McCarley, TR; Hudak, AT; Sparks, AM; Vaillant, NM; Meddens, AJH; Trader, L; Mauro, F; Kreitler, J; Boschetti, L (2020). Estimating wildfire fuel consumption with multitemporal airborne laser scanning data and demonstrating linkage with MODIS-derived fire radiative energy. REMOTE SENSING OF ENVIRONMENT, 251, 112114.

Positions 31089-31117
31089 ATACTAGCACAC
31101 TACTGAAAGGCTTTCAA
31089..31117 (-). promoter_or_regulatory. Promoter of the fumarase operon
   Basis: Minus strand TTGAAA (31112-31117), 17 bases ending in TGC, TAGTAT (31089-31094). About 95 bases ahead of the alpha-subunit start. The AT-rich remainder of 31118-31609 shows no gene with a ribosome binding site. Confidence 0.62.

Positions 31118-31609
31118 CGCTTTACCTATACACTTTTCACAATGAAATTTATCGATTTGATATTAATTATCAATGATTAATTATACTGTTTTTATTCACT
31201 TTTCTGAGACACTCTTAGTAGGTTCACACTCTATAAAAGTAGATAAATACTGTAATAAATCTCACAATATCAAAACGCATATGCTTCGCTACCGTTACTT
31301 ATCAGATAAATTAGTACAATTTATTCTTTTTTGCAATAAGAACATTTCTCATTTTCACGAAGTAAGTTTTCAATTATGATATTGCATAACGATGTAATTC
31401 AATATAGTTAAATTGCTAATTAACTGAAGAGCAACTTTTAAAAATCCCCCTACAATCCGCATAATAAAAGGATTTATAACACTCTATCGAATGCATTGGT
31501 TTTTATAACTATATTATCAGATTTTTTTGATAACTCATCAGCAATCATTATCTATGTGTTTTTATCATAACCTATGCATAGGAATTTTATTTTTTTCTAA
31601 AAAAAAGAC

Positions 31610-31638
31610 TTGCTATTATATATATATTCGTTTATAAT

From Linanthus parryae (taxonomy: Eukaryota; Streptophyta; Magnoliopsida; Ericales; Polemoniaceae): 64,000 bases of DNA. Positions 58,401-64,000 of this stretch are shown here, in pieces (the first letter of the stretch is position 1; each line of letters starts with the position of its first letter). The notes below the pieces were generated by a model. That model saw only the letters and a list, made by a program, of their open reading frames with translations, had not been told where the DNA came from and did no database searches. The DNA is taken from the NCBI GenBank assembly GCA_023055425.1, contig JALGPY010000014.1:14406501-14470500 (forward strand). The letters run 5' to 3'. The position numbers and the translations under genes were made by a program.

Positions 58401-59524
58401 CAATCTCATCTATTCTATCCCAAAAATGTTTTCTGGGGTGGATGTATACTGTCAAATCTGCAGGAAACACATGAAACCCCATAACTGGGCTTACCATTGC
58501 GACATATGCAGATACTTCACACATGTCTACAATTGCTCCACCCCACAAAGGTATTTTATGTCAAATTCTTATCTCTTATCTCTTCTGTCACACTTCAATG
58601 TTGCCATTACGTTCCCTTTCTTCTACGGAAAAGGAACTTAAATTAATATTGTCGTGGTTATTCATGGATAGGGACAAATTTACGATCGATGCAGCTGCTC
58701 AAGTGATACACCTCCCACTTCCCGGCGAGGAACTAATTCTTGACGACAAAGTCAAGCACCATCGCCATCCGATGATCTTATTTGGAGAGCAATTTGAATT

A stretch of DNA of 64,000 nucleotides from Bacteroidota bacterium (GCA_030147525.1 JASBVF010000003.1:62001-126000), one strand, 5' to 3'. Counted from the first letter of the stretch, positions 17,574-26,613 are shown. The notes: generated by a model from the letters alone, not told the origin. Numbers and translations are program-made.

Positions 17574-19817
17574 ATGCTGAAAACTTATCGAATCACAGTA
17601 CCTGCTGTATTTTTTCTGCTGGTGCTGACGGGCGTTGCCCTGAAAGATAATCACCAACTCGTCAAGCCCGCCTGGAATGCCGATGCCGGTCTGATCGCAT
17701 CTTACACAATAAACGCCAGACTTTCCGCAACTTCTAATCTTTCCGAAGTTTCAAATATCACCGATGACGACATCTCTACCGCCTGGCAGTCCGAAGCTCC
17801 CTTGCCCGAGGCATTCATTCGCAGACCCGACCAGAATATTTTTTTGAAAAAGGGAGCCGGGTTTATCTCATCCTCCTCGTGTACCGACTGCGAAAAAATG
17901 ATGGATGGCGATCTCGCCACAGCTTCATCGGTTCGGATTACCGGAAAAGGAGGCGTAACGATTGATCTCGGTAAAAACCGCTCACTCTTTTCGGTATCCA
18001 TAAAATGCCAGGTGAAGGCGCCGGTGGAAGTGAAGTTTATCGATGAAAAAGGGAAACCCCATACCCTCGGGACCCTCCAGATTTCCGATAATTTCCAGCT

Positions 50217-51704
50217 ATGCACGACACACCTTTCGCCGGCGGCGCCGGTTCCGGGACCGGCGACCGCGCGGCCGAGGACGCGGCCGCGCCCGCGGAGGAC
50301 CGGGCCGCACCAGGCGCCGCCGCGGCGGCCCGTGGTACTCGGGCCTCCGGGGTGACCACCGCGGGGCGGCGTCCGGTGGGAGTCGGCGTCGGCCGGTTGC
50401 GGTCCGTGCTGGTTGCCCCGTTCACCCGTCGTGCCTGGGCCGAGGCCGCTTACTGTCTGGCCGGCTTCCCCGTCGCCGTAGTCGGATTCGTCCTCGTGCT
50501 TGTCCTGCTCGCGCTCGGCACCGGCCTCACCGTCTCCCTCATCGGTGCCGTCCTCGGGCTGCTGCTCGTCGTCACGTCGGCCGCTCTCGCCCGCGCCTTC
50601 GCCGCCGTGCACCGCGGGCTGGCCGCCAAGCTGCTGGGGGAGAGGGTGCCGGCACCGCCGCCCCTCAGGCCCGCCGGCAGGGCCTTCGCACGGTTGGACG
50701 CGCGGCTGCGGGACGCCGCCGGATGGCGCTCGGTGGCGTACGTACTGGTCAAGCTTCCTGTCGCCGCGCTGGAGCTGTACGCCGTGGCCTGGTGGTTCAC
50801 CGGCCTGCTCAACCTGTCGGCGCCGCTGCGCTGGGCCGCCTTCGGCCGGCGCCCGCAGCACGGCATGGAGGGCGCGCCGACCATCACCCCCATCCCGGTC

Characterizing preand post-fire fuels remains a key challenge for estimating biomass consumption and carbon emissions from wildfires. Airborne laser scanning (ALS) data have demonstrated effectiveness for estimating canopy, and to a lesser degree, surface fuel components at fine-scale (i.e., 30 m) across landscapes. Using pre -and post-fire ALS data and corresponding field data, this study estimated consumption of canopy fuel (Delta CF), understory fuel (Delta UF), total fuel (Delta TF), and canopy bulk density (Delta CBD) for the 2012 Pole Creek fire in Oregon, USA (10,760 ha), and portions of the 2011 Las Conchas fire in New Mexico, USA (4,934 ha). Additionally, the feasibility of predicting fuel consumption was tested using separate preand post-fire models (PrePost), models combining all preand post-fire data (Pooled), and models using all data from both fires (Global). Estimates of Delta TF were then compared to fire radiative energy (FRE, units: MJ) derived from Fire Radiative Power (FRP, units: MW) observations from the Moderate Resolution Imaging Spectroradiometer (MODIS) sensor onboard NASA Terra and Aqua satellites to mechanistically derive a biomass combustion coefficient (BCC, units: kg MJ(-1)). The PrePost and Pooled approaches yielded similar results at Las Conchas, but at Pole Creek insufficient pre-fire field data resulted in erroneous fuel consumption estimates outside the fire perimeter using the PrePost models. These results demonstrated that pre-fire field data were less important for these models than having field data which represent the full range of fuel conditions likely to exist across the landscape. Estimated total biomass consumed for the PrePost, Pooled, and Global models were 226 Gg, 224 Gg, and 224 Gg at Las Conchas, and 581 Gg, 713 Gg, and 552 Gg at Pole Creek. Comparisons between estimated Delta TF and FRE yielded an average BCC for both fires of 0.367 (s.d. +/- 0.049) kg MJ(-1) based on pixels with at least five MODIS observations. Both higher MODIS observations per pixel and accounting for canopy occlusion of FRE improved the relationship between Delta TF and MODIS-FRE. This study suggested a practical modelling approach for future efforts using only post-fire field observations and quantified a landscape-scale relationship between MODIS-derived FRE and fine-scale fuel consumption consistent with prior experiments.